Commonwealth. When Britain joined the European Economic Community (later
succeeded by the European Union [EU]) in 1973, the trade privileges of member
countries began to be reduced. Now Commonwealth members have trade agreements
with the EU. Many of the exports of Commonwealth countries go to other member
countries. In 1996 the Commonwealth Africa Investment Fund was established to
increase investment in that continent. There are also significant educational links
between members, as many British teachers travel overseas and many students from
Commonwealth members study in Britain. Other cultural links include the
Commonwealth Games, a sporting competition held every four years.In addition to
independent members, the Commonwealth also comprises dependent territories,
which are formally governed by Great Britain, Australia, or New Zealand. Most of the
older dependencies are colonies. Dependencies include Anguilla, Bermuda, the
Cayman Islands, the Falkland Islands, Gibraltar, and the Turks and Caicos Islands
(Britain); Christmas Island, the Cocos Islands, the Coral Sea Islands, and Norfolk Island
(Australia); and Niue and Tokelau (New Zealand). Britain has followed a policy of
leading the dependencies toward self-government by creating territorial governments
in them; these governments comprise a lawmaking body (often called the legislative
council); an executive body (called the executive council), which with the governor is
the executive authority; and an independent judiciary. At first government posts are
appointive, but an increasing elected element is introduced, as constitutions are
altered, until elected officials are made wholly responsible for local affairs. After a
colony achieves internal self-government, its legislature may apply to the British
Parliament for complete independence. It then decides whether to remain in the


The purpose of the Commonwealth
The purpose of the Commonwealth is consultation and cooperation. The sovereign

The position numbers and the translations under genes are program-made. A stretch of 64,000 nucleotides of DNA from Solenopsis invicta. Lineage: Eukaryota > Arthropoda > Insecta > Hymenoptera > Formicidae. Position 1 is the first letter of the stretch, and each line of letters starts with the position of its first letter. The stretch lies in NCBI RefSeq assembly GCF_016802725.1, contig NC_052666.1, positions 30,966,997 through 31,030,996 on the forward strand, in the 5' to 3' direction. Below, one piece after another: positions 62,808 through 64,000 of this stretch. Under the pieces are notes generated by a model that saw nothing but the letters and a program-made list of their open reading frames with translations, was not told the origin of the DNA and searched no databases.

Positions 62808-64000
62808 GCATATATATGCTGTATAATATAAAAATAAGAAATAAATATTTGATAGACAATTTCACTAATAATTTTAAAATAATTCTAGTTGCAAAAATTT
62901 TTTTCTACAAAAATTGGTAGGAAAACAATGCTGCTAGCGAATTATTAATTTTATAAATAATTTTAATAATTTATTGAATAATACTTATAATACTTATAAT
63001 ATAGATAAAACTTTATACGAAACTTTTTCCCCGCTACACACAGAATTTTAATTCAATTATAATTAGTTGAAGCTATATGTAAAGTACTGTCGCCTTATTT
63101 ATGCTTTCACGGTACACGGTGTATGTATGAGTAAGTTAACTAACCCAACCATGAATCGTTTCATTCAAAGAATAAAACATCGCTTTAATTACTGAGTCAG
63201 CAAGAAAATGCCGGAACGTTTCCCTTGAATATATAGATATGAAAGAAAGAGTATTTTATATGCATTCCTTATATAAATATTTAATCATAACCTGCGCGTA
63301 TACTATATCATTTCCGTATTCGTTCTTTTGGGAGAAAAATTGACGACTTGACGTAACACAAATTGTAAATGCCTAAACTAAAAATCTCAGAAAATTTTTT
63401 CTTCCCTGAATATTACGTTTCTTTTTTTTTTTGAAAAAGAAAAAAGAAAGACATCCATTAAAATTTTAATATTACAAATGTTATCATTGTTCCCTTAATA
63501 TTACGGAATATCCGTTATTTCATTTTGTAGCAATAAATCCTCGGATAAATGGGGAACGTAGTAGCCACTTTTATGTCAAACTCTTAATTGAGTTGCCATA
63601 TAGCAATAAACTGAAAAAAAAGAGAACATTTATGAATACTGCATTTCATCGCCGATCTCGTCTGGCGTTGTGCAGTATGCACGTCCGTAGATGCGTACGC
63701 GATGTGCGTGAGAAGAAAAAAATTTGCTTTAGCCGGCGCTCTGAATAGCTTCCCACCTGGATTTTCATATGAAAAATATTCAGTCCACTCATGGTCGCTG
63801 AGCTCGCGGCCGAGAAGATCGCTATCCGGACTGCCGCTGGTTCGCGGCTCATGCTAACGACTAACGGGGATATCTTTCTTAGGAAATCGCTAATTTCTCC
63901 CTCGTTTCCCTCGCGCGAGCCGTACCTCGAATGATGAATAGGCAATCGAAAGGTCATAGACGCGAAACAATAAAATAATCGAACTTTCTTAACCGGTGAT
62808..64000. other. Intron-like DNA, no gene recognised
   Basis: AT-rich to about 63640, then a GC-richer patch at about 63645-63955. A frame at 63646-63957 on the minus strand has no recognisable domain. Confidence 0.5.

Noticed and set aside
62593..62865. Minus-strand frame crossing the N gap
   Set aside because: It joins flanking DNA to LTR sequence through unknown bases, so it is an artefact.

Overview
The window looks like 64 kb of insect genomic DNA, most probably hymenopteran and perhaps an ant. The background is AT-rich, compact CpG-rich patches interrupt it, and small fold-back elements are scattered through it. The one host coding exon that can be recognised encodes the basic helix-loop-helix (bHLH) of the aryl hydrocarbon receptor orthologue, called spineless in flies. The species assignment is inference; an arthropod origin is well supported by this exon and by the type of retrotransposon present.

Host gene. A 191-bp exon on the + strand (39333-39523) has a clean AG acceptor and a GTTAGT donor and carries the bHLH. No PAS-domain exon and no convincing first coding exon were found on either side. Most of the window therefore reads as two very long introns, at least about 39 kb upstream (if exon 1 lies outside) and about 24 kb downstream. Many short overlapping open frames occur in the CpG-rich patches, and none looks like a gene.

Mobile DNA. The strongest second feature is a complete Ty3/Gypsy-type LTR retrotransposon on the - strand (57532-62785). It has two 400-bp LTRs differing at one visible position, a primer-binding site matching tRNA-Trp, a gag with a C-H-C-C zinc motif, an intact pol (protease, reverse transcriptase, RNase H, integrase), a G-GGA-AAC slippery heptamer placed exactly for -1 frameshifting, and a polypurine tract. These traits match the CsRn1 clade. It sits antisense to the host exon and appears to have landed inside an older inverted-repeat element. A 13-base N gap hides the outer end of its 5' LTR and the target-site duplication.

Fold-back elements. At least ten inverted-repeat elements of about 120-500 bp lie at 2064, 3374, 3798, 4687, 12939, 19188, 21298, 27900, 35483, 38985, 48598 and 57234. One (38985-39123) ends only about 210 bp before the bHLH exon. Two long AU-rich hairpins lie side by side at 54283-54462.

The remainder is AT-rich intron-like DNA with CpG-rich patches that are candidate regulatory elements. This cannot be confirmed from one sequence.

members retain full authority in all domestic and foreign affairs, although Britain
generally enjoys a traditional position of leadership in certain matters of mutual
interest. There are economic ties in the fields of trade, investment, and development
programs for new nations. A set of trade agreements (begun at the Ottawa Conference
in 1932) between Britain and the other members gave preferential tariff treatment to
many raw materials and manufactured goods that the Commonwealth nations sell in
Britain, but the system of preferential tariffs was abandoned after Britain's entry into
the European Community (now the European Union) in 1973. Periodically there are
meetings of Commonwealth heads of government, but no collective decision made at
these meetings is considered binding.


The Commonwealth's current highest-priority aims are on the promotion
of democracy and development.
„We are committed to democracy, good governance, human rights,
gender equality, and a more equitable sharing of the benefits of
globalisation.” *
* "Aso Rock Commonwealth Declaration„, 2003


Official webside of The Commonwealth:


There are three Commonwealth intergovernmental
The Commonwealth Secretariat
The Commonwealth Foundation
The Commonwealth of Learning


The Commonwealth Secretariat
The Commonwealth Secretariat is the main intergovernmental agency
and central institution of the Commonwealth of Nations.
It is responsible for facilitating co-operation between members;